The protection, conservation, and restoration of natural resources are all part of our 2021-2025 Sustainable Sacyr action plan, with two fundamental targets: reduce the water footprint and improve management of water resources.
As such, we are immersed in a process of transforming our desalination technology. Specifically, we are focused on reverse osmosis in an attempt to achieve more sustainable membranes.
What is reverse osmosis?
Reverse osmosis is the process used at our desalination plants to purify brackish water and seawater, extracting salts and other pollutants. Osmosis is a naturally occurring phenomenon, exchanging salts and water in cell membranes or plant roots, for example. At industrial facilities, we reverse the process (reverse osmosis) by applying high pressure to the membranes, allowing water to pass but not salts or other pollutants. Though these membranes have an average life of 5-8 years and can be partially restored through cleaning, at the end of their useful lives they become waste, which is difficult and expensive to manage.
After the success of the LIFE Transfomem project carried out in recent years, Sacyr is now expanding the application of these technologies in an attempt to transform discarded reverse osmosis membranes into nanofiltration (NF), microfiltration (MF) and ultrafiltration (UF) membranes, developing several pilot programs to optimize the technology.
Here to discuss the project are its lead researchers Elena Campos, Patricia Terrero and Mercedes Calzada, from the Innovation department of Sacyr Water.
“On the one hand, we are looking for a sustainable alternative to the manufacture and use of water treatment membranes. On the other, we want to promote ultrafiltration as a pre-treatment because it is highly effective in removing suspended solids and reducing SDI (Silt Density Index, a measure of the fouling capacity of water), bacteria, viruses, and other pathogens in feedwater to produce water of the highest purity,” explains Patricia Terrero.
In recent years, UF has been used to pre-treat seawater prior to the membrane process, although its main drawbacks include the technology’s high investment and operating costs.
Optimizing energy and reducing the carbon footprint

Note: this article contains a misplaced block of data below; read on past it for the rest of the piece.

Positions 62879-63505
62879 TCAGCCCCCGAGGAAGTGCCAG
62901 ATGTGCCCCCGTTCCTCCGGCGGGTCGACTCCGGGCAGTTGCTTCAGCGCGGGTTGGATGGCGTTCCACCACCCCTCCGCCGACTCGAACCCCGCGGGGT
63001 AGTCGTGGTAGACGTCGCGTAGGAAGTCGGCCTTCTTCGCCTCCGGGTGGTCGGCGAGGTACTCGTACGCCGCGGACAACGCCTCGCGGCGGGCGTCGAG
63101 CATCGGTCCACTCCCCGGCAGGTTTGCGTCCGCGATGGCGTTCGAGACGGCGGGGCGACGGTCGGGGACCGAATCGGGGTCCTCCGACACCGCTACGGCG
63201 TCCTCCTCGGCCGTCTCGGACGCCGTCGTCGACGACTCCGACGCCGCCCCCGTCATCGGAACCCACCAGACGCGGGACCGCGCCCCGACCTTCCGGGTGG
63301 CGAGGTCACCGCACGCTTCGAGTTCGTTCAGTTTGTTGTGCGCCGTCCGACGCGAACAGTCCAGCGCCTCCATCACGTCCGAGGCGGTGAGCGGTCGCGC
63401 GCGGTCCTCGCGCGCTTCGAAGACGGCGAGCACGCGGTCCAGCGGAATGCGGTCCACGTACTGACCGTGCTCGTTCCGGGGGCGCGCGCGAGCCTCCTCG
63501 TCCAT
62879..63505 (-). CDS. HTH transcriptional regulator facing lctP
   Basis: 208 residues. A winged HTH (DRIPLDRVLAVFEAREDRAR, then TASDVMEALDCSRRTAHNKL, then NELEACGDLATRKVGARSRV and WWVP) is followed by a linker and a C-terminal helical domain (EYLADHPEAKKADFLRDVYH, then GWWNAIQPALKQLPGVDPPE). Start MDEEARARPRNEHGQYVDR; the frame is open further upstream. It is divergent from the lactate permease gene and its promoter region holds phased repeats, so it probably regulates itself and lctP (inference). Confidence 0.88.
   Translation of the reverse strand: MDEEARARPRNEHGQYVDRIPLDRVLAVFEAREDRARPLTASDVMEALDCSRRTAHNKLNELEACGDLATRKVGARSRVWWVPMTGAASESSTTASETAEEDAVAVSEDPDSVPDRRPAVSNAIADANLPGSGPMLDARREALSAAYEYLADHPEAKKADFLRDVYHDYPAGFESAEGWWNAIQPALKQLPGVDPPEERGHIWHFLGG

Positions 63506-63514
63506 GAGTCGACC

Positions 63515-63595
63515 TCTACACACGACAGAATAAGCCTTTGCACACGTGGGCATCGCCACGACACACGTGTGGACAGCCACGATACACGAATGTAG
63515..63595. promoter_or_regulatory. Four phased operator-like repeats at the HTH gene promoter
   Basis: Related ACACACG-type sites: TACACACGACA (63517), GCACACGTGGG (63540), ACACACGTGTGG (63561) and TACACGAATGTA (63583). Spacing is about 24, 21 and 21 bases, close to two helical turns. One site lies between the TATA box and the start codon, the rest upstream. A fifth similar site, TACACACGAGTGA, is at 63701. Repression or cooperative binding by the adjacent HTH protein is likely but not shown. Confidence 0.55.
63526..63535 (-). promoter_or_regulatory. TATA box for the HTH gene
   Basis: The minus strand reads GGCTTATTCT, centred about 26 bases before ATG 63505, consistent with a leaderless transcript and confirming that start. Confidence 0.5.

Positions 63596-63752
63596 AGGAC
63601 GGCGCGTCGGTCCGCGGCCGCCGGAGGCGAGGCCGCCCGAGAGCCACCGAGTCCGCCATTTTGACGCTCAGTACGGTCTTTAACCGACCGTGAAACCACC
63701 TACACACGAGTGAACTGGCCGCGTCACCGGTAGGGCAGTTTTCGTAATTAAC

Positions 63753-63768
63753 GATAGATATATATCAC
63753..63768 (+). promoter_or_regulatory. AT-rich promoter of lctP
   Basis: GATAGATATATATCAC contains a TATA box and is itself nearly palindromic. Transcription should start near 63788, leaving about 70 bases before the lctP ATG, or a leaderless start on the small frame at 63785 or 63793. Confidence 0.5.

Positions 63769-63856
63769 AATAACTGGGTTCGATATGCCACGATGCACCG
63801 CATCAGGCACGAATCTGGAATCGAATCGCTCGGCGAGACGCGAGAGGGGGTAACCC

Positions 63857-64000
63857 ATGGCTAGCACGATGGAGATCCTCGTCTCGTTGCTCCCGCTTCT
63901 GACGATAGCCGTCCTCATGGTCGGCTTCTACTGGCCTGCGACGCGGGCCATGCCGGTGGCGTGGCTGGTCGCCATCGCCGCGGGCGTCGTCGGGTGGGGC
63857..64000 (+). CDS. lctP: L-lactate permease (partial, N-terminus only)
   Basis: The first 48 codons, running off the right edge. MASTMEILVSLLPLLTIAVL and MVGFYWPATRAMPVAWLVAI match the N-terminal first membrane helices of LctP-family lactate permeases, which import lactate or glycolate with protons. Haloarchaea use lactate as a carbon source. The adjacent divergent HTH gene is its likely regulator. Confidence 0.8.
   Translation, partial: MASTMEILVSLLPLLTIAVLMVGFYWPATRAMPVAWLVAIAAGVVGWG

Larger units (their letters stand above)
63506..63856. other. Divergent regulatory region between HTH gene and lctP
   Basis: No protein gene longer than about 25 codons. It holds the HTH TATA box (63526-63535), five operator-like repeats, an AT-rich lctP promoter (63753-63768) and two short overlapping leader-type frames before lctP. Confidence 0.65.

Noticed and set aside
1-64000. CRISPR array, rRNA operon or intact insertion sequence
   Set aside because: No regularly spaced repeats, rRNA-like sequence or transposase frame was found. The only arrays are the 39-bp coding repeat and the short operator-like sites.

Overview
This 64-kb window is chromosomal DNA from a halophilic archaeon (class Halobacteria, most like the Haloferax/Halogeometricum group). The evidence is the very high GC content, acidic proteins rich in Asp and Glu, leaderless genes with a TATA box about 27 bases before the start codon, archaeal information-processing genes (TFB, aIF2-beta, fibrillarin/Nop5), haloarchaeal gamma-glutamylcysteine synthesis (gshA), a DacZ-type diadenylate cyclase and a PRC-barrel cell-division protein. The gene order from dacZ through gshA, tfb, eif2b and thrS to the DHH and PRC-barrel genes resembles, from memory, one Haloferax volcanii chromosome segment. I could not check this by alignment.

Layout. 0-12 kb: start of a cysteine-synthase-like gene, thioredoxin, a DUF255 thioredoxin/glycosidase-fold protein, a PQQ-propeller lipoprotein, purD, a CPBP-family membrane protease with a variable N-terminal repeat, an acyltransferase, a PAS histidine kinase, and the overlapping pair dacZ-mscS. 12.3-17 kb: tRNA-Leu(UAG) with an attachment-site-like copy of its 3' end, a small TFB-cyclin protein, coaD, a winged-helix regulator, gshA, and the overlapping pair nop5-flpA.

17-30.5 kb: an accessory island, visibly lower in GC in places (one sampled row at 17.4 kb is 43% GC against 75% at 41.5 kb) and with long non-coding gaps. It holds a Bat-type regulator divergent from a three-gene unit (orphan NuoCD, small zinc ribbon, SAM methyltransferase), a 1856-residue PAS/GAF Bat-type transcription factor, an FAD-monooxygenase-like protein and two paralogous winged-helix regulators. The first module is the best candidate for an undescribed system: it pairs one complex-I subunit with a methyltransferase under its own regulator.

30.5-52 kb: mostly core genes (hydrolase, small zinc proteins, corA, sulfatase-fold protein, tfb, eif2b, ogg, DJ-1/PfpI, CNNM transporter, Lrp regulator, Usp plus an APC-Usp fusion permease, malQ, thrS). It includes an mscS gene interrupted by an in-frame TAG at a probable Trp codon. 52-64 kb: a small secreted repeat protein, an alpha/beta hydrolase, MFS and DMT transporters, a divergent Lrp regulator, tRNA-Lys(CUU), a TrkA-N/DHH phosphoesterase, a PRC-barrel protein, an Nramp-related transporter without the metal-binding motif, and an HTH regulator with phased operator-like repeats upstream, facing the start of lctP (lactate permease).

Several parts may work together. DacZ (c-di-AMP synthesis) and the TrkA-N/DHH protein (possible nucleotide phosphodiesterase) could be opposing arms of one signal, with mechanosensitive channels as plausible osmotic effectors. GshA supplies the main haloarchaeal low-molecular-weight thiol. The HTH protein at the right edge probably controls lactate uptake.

“The technology allows the company to make the necessary amount available for human consumption, with the right quality for each use, without generating waste or pollutants. Its solutions target the development needs and opportunities of the 2030 Agenda, contributing to the achievement of SDG 6 “Clean Water and Sanitation” and SDG 14 “Life Below Water,” Elena Campos says.
“Sacyr Water continues working to optimize energy and reduce the carbon footprint of desalination. It has presented several Next Generation EU funding proposals in the fields of renewable energy, circular economy, and island sustainability, and joined other industry initiatives, like the AEDyR (Spanish Desalination and Reuse Association) proposal.”
The use of recycled membranes would reduce investment costs, increase sustainability, and promote the circular economy.
What are the benefits of this process?
¬ Material: membrane recycling reduces the raw materials used in the manufacture of NF or UF membranes by 100%.
¬ Emissions: the carbon footprint of the transformation module is 95-99% lower than its commercial counterparts.
¬ Waste: thanks to this technology, it is possible to recycle 70% of discarded membranes.
¬ Water: direct and indirect water consumption could be reduced by more than 90%.
Our desalination facilities, which are equipped with the latest technology, are able to incorporate more than 2 million m3 into the water cycle each day (equal to the consumption of a city of 10 million people), reducing energy consumption and substantially enhancing the existing natural resources.
Sustainability above all else
“We aim to make our desalination projects as environmentally sustainable as possible by using renewable energy for their power supply (like at the Aguilas and Perth plants in Australia), protecting the marine environment through rigorous monitoring studies, embracing new technologies (underwater drones and digital twins), and being inspired by innovation. It is also worth noting a recent project that uses desalinated water for agriculture, LIFE Deseacrop , one of the largest users of desalinated water in Spain,” Mercedes Calzada points out.
These new processes will allow us to contribute through the technological development of the membrane transformation and re-use project, by increasing the sustainability of water treatment systems, improving the durability of membranes, and reducing the environmental costs associated with this technology.